I was a little apprehensive when I first learned that Felicity was being re-released under the BeForever line. She was originally archived in the spring of 2011. That’s quite a while!
However, I was pleasantly surprised when Al bought my Volume 1 and Volume 2 for my birthday earlier this month. Reading them has brought back so many childhood memories!
If you’ve read the original six-book “Central Series” before, you’ll notice that Volume 1 covers roughly the first three books. In this case, this includes Meet Felicity, Felicity Learns A Lesson, and Felicity’s Surprise.
I easily connected with Felicity’s character, mainly because her stories are set in Williamsburg, Virginia, during colonial times. Having grown up just a stone’s throw away from the historic city (About 45 minutes), Felicity was fairly popular among my friends in elementary school. When we celebrated Colonial Days, I saw many girls dressed in the period clothes that American Girl sold – I felt incredibly jealous!
The “new” Volume 1 opens in 1774. At nine years old, Felicity Merriman is the oldest child, with a younger sister and brother behind her. Her mother is the homemaker, while her father runs one of the most popular shops in the city. He imports many goods from Great Britain, and it quickly becomes evident that tensions are rising between the Loyalists and the Patriots.
Like the other American Girl books, the historical accuracy blew me away. I felt like I was on the streets of Williamsburg alongside Felicity, as she spends time with her family, makes deliveries for her father with his apprentice, Ben, and makes a new friend, Elizabeth. I could easily feel the heat between her Grandfather, a Loyalist, and Ben, a strong-headed Patriot. Felicity herself deals with complications, as Elizabeth and her family are from England, and are devoted to the king.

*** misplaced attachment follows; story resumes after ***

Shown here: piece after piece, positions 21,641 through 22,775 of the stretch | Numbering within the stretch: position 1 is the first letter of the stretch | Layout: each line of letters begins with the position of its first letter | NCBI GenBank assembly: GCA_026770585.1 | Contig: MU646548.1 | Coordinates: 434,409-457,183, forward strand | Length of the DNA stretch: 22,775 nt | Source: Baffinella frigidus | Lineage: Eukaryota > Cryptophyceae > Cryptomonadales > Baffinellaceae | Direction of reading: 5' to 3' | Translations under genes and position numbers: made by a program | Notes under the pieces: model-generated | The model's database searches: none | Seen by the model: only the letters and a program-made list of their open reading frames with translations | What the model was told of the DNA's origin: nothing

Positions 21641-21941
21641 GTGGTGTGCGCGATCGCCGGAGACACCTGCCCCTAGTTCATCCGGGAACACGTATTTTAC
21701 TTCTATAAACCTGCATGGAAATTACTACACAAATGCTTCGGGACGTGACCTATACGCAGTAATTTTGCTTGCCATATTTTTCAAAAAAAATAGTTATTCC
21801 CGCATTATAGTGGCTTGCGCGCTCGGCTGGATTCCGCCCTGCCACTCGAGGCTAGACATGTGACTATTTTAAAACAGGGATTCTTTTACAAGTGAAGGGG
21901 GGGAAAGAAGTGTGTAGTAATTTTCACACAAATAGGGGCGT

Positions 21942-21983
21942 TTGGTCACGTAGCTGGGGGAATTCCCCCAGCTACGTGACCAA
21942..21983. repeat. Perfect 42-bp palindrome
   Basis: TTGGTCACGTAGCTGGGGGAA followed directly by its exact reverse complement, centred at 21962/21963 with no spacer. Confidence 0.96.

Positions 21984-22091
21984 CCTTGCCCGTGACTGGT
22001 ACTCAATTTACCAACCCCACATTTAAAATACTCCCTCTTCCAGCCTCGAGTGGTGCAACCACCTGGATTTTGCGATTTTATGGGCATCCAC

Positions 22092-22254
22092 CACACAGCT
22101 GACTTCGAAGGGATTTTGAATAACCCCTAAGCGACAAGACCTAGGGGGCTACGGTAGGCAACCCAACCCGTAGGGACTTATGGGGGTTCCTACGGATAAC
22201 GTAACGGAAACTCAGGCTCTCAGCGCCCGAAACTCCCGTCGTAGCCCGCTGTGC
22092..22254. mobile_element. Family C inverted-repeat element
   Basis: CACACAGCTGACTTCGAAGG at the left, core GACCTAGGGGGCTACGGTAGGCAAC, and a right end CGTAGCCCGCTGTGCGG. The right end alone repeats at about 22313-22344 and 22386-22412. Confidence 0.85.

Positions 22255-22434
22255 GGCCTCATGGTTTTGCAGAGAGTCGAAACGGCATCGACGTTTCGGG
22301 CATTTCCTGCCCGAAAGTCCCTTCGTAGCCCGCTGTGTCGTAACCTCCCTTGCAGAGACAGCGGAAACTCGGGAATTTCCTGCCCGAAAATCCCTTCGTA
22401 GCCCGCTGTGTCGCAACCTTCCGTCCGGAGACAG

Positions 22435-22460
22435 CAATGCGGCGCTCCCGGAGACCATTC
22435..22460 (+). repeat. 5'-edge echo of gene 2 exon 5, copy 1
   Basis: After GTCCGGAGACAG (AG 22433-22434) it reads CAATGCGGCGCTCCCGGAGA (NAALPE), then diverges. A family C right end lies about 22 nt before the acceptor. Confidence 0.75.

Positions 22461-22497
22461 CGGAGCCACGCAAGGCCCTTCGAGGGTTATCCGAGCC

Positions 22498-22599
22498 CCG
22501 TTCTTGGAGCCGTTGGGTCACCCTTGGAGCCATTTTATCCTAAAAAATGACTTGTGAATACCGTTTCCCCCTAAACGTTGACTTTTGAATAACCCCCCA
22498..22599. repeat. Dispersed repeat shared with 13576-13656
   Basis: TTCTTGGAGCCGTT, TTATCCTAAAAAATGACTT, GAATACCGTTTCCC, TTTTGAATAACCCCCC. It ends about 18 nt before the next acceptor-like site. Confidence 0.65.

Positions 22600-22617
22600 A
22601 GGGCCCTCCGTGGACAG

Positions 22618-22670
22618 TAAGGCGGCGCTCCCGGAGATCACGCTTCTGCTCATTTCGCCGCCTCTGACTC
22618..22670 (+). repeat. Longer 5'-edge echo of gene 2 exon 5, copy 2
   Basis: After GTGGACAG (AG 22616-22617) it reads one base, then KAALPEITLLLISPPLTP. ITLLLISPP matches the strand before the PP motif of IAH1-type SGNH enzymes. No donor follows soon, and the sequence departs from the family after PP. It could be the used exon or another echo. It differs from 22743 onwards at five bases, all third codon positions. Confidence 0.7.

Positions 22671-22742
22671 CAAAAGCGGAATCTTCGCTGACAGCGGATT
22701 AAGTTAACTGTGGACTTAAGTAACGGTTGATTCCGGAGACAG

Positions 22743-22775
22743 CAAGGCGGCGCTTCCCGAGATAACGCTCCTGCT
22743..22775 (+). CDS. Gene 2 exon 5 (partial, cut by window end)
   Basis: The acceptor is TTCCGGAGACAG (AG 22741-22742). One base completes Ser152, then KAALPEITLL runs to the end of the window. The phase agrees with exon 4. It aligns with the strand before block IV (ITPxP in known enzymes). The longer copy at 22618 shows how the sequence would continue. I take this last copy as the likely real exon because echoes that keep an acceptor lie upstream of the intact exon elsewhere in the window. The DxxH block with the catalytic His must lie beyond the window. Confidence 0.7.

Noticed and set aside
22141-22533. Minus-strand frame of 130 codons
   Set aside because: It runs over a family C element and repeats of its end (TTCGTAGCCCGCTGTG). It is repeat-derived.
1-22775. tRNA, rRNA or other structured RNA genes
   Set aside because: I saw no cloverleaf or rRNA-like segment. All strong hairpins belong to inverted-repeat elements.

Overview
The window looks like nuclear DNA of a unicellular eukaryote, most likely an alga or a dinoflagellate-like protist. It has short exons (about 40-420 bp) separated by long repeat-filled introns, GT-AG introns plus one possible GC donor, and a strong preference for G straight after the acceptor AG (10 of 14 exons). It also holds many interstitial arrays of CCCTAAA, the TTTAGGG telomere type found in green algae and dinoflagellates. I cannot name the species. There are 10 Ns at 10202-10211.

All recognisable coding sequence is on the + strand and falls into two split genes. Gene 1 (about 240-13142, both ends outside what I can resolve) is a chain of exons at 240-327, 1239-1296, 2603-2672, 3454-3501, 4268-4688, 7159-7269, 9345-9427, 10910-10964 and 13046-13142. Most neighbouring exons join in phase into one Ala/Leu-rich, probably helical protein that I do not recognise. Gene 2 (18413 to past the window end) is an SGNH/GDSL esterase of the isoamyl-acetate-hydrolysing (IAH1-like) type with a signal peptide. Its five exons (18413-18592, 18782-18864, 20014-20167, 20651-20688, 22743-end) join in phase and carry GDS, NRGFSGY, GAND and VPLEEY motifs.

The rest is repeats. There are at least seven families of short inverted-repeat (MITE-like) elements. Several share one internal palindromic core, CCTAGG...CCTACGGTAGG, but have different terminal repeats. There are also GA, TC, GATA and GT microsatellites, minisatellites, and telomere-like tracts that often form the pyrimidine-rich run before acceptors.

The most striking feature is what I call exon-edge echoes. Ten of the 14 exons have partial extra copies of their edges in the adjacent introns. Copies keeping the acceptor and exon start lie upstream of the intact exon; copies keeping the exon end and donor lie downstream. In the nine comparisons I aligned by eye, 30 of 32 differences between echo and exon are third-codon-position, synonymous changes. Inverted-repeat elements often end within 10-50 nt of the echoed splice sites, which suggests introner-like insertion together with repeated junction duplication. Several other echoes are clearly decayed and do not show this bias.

Rumors of revolution begin to develop, and the theme of freedom runs throughout. Felicity fights to free Penny the horse from her abusive master. Ben wants to be a member of the militia, but knows he’s obligated to Mr. Merriman for seven years of service. One character is jailed, and the families come together to attempt to set them free. The people of Williamsburg are upset with the oppressive taxes, and set out to begin to declare their independence.
As Christmas approaches, Felicity deals with love, loss, and hardship. She learns to be less impatient and more thoughtful. She begins to grow and blossom, and develops a greater appreciation for her family, and for the events surrounding her and her city. She deals with a lot of conflict, but in conflicting times, she perseveres.
Although I miss the beautiful illustrations from the old books, I greatly appreciated the attention to detail. I felt like I was in 1774, and it was hard to come back to 2017!
My review of Volume 2 is coming soon!
4 1/2 out of 5 stars.
Until the next headline, Laura Beth 🙂
I could never really imagine the conflict between Elizabeth and Felicity’s family, but in the current political situation, I understand now all too well!
Definitely. I never thought about it much as a child, but now I understand completely. It’s very sad!
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